On their first full-length release, Australian rockers WAAX burst out of the gate brimming with a strong but vulnerable singular perspective that signifies artists who definitively know what they’re doing.
The album starts strong with the title track, which immediately lets the throaty, blood-bubbling vocals of Marie DeVita snatch the spotlight while the fuzzy, grinding guitars of James Gatling and Ewan Birtwell crest the wave of the rhythm section (courtesy of Tom Griffin and Tom Bloomfield) which rises and falls under the vocals, lending the song an urgency while never overpowering DeVita. The second track is undoubtedly the standout track and was one of the band’s earliest hit singles. “Labrador” is a clear-eyed, furious howl that releases a young life’s worth of frustration with being a woman and routinely coming up against societal and institutional walls that prevent you from even starting to show what you can do. DeVita embodies the woman being psychologically beaten down until she thinks “you were right all along, you’re better than me, I’m never enough [even though] in my head I thought I was more.”
That theme of struggling to break out of external and internal cages and boundaries is carried through some of the best songs on the album and adds a tangible and cathartic level of pathos to DeVita’s rocking yowls. She doesn’t appear then as a performer that is merely singing and shouting to the skies because it sounds like rock’n’roll, but rather she is a woman being pushed forward by tumultuous inner forces that need to be heard. Early track “No Apology” is a great example of this, as DeVita alternates between restraint, as she sings about “this comfortable hell” she lives in, in which she second-guesses herself and apologizes too much and howling about how sometimes she really just wants to “scream down the city,” illustrating that inner wild desire through her performance.
Of course, the music does its part in crafting wild energy that can go beyond what DeVita sings. “FU”—with the brilliant line “nobody hurts me, and fuck you for trying”—is largely shaped by the rollicking but melodic music underneath which explodes with the righteous indignation DeVita’s lyrics indicate. Additionally, and thankfully, WAAX does not fall into the trap of leaning so hard into the fuzz and the layered rock that every song essentially sounds like the same block of sound. Every musical choice made here feels like a choice made for that particular song and its intent. No one is sleepwalking through a song, and the band doesn’t rely on the scuzz rock loudness to just hand them their rock bona fides.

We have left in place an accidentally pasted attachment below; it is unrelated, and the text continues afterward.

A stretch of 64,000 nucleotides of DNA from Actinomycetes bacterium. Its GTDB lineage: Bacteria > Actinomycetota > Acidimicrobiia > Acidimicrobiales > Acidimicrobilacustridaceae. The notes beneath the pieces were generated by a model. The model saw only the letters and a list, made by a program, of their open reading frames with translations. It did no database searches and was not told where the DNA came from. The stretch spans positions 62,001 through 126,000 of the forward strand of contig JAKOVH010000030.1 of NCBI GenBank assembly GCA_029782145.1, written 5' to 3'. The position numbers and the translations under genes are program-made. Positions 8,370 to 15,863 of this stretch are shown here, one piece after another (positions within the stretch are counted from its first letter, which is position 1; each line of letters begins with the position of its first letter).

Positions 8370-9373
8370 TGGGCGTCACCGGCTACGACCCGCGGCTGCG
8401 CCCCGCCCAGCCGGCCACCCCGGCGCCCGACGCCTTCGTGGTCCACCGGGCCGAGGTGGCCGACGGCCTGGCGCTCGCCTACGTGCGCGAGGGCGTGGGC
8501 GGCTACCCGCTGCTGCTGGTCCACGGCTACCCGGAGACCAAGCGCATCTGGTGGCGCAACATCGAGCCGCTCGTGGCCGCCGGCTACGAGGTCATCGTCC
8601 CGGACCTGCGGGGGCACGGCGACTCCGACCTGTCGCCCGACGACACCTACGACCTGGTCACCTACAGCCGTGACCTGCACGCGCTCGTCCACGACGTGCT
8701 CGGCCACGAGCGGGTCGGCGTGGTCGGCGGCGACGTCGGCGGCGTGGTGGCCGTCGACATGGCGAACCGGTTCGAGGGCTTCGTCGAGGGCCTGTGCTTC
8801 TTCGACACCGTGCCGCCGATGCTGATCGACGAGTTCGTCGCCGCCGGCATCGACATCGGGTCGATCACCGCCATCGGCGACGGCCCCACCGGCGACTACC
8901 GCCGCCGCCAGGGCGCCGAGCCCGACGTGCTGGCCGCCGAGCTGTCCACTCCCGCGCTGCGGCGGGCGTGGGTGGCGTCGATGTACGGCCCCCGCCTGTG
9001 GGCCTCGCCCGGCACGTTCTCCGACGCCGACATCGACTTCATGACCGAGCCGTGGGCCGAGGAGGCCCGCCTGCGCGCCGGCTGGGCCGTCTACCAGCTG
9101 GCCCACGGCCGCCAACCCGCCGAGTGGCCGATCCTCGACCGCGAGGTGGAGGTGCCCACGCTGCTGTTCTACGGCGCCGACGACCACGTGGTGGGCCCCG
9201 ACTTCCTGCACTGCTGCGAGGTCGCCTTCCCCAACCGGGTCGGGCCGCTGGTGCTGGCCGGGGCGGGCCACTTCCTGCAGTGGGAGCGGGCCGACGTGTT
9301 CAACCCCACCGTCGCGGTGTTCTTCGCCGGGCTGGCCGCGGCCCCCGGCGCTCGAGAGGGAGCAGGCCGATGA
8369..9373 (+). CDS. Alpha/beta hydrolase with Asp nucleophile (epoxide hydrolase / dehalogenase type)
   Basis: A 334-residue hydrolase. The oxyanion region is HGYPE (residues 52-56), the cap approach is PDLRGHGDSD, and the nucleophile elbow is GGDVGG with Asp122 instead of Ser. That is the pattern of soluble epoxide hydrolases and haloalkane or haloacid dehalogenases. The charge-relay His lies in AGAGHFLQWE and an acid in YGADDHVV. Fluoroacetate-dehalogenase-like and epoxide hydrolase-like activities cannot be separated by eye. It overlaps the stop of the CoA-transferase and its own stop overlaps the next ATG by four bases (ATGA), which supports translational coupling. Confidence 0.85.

There are a few standout tracks in the back half of the album which actually turn the volume down quite a bit. “History,” despite a heavy and cathartic climax and “Changing Face” comes right in the middle to offer up two variations on a regretful relationship with somebody. “Changing Face” has DeVita mournfully admitting that “I hope you’re okay, but you won’t see me around” because that “you” has been pushing the singer away until she feels forced to give it up and leave them. Even when the mood is small, as on these songs and even more so on “Last Week,” DeVita’s assured and full-throated vocals cut through everything to hit you in the gut regardless of what she’s saying. Even in “Little Things,” when part of the chorus consists of DeVita wordlessly vocalizing, her performance is utterly compelling.
Big Grief is assuredly a rock album, but it has surprisingly heavy thoughts on its mind. The subjects addressed range from the already-mentioned soul-crushing sexism to being limited by your anxieties and inhibitions, abandoning a hopeless relationship, losing your identity in someone else, the confusion and uselessness of depression, and the never-ending search for personal satisfaction.
There are maybe two tracks that are slightly more lackluster than they could be, but generally, the album is a rich, rewarding listen that burrows into your mind and body exponentially with every listen. WAAX are well along the path to greatness with their first album already marking itself as a must-listen for fans of guitar-heavy rock, killer vocals, and sharp songwriting.